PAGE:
Lease Extension – what is it?
Why should I extend my lease?
A lease is a deteriorating asset, gradually losing value. As the number of years left on your lease goes down, so does its value and it often becomes harder to sell. It may also become increasingly difficult to raise a straightforward mortgage as the term of the lease reduces. The Leasehold Reform Act 1993 gives many tenants the right to extend their lease for a further 90 years.
Extending a lease is certainly something you should think about if your lease has less than 90 years to run. Beware that when the remaining lease term lease drops below 80 years, the cost of extending a lease can rise substantially.
Who can apply for a Lease Extension?
A residential leaseholder must own their flat for at least two years and the lease must have had an original term of at least 21 years.
Lease Extension – What do I get?
If you decide to exercise your right to extend a lease:
- You can add on a further 90 years to your lease
- You will not have to pay any ground rent for the rest of your lease
How much does Lease Extension cost?
When it comes to extending a lease, a tenant will usually have to pay the following:
- Your own Lease Extension Solicitor’s costs and disbursements;
- Your own formal valuation costs (a valuation should be prepared by a suitably qualified surveyor/valuer)
- The reasonable leasehold valuation costs and legal expenses of your freeholder -you can challenge a landlord’s costs at the Leasehold Valuation Tribunal.
- The ‘Premium’ (i.e. the money payable to your landlord for him actually granting the lease extension). This is made up as follows:
- The reduction in the value of the freeholder’s interest. Put simply, this is the value of the freeholder’s present interest compared with the value of his interest once you have extended your lease; and
- The Landlord’s share of the marriage value. The marriage value is the increase in the value of the flat after the lease extension has been completed (a flat with a shorter lease is, generally speaking, worth more than a comparable flat with a shorter lease). This ‘profit’ element is only achievable because the freeholder has agreed to the lease extension and so he/she is entitled to 50% of the profit, called the ‘marriage value’; and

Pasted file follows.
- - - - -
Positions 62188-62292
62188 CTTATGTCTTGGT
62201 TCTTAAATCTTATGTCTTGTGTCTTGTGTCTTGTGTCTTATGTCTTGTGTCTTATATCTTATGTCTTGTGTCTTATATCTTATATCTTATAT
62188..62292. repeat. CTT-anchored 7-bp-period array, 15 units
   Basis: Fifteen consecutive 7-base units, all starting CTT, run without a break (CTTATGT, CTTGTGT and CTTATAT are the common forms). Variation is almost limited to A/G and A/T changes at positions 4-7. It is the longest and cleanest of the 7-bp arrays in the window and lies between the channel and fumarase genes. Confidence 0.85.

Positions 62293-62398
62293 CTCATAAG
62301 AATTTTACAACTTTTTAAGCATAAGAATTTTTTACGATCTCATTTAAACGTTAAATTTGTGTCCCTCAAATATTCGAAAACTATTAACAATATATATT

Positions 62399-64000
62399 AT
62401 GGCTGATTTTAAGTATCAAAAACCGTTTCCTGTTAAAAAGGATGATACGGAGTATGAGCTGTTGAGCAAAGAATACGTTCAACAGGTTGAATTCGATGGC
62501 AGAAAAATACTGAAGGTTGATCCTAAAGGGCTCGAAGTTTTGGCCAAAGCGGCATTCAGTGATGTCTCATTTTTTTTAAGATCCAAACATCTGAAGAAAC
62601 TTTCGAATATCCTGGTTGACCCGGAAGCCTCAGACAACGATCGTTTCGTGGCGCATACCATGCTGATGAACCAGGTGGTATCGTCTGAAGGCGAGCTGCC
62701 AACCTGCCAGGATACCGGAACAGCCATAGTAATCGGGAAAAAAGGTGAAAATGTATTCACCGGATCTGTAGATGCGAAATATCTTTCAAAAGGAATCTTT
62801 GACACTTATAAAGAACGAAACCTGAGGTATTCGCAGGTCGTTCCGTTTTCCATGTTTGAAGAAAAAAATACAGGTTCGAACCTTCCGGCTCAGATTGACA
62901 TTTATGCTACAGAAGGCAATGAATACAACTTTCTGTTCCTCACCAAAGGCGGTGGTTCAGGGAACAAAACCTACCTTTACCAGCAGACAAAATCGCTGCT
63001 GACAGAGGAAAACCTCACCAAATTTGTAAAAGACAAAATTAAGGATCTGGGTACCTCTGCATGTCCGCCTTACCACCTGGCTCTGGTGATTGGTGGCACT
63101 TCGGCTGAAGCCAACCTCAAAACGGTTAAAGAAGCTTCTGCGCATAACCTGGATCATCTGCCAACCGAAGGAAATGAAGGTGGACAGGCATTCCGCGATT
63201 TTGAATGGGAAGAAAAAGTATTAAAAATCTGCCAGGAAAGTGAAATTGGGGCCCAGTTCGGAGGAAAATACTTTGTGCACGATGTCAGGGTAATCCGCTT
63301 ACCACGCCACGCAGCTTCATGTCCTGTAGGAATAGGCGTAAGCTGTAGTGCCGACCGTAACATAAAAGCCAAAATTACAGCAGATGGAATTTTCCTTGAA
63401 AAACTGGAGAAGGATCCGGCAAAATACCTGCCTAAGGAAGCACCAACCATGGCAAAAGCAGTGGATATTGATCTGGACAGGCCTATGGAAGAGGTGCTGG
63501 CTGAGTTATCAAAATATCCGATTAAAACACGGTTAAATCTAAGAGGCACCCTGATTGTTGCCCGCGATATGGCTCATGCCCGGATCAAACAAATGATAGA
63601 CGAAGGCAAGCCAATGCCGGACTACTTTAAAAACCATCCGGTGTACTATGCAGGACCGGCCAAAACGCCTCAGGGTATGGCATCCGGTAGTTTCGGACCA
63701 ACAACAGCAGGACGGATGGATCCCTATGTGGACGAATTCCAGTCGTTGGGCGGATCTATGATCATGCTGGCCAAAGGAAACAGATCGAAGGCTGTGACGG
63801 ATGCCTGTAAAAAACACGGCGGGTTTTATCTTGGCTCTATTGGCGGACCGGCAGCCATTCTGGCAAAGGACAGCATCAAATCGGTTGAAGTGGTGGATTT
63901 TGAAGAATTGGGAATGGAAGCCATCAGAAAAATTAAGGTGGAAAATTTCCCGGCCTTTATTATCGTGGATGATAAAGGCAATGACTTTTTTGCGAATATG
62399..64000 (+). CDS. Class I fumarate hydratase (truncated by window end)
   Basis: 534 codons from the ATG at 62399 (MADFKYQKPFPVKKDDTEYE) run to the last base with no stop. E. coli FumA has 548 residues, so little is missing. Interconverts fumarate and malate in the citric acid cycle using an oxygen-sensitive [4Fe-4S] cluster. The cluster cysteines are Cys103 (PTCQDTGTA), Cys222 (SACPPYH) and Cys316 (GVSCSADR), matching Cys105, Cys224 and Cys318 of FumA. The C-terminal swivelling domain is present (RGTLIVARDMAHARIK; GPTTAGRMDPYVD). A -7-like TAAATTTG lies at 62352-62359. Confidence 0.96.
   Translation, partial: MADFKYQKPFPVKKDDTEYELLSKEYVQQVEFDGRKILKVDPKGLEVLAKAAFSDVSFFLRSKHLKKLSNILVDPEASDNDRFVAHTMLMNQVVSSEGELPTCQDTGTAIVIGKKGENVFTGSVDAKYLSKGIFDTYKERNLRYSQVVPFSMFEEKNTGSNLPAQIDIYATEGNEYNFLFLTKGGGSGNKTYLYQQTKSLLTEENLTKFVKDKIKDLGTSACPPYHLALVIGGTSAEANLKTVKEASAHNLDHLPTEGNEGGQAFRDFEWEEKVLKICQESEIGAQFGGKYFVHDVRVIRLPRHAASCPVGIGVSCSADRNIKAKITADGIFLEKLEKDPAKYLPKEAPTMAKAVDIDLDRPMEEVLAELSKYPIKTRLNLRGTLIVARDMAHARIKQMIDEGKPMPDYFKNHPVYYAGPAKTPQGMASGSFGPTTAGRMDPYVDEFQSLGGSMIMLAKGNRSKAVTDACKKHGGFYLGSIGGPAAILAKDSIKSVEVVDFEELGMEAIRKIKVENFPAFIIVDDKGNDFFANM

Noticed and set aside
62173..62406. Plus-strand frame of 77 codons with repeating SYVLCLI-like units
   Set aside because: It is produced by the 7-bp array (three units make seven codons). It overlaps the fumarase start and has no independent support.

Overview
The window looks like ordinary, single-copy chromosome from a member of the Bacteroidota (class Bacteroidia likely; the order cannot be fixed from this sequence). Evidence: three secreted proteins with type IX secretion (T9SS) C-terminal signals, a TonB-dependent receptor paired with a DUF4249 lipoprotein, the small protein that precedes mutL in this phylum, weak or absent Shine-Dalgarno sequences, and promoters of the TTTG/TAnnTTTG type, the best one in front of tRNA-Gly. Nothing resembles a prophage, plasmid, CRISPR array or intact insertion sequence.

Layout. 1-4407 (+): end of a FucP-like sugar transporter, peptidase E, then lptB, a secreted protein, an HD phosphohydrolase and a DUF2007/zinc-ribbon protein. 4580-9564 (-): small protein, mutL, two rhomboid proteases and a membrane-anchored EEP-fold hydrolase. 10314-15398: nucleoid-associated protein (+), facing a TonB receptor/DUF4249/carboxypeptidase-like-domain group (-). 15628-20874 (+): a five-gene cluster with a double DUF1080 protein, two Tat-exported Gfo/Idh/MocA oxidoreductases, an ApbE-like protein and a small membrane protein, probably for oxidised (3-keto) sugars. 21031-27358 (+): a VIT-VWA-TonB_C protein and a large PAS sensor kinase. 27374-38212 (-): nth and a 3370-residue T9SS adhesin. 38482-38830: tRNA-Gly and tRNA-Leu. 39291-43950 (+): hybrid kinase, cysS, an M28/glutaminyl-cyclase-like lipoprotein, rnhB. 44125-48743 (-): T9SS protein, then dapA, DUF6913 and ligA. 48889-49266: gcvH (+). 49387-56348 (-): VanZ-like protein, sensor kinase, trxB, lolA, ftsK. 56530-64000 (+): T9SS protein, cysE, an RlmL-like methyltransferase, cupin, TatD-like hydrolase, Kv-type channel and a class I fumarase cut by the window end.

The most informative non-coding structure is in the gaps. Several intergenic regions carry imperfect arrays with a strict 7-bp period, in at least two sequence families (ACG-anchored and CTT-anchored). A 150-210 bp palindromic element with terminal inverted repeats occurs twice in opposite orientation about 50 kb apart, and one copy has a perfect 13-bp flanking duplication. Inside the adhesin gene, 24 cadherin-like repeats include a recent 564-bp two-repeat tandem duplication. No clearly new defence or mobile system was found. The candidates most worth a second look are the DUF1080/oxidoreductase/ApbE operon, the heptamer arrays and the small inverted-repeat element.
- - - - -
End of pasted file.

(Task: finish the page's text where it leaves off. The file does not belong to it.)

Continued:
- Any other compensation due to the landlord.
Want to know roughly how much your total bill for extending your lease is likely to be?
Our team can give you a FREE ESTIMATE of how much your lease extension is likely to cost you – which not only includes both the valuation and legal costs, but, if you wish, can also include a rough estimate of the premium that you will need to pay to your freeholder.
My Lease Extension – What should I do first?
It’s important to make sure you are prepared when planning a Lease Extension:
You should first contact a specialist solicitor to help with the legal documents.
You will usually then need to appoint an experienced chartered surveyor to value the proposed leasehold extension. Again it’s important to appoint someone who specialises in Leasehold Extension valuation work. Our team regularly work with surveyors nationwide who specialise in extending leases and can assist you select the right valuer.
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Thinking about extending your lease? Contact our Lease Extension Solicitors
Extending a lease is complex and it is vital to have specialist advice. Wherever you live, whether you are a tenant or a freeholder, you can rely on the expert lease extension advice from our Solicitors.
Contact us today for a FREE initial no strings attached telephone consultation from an expert reliable medications buy priligy usa Lease Extension Solicitor – just
- call our specialist team for a FREE initial phone consultation on FREEPHONE 0800 1404544 or
- complete the enquiry form below
Comments or questions are welcome.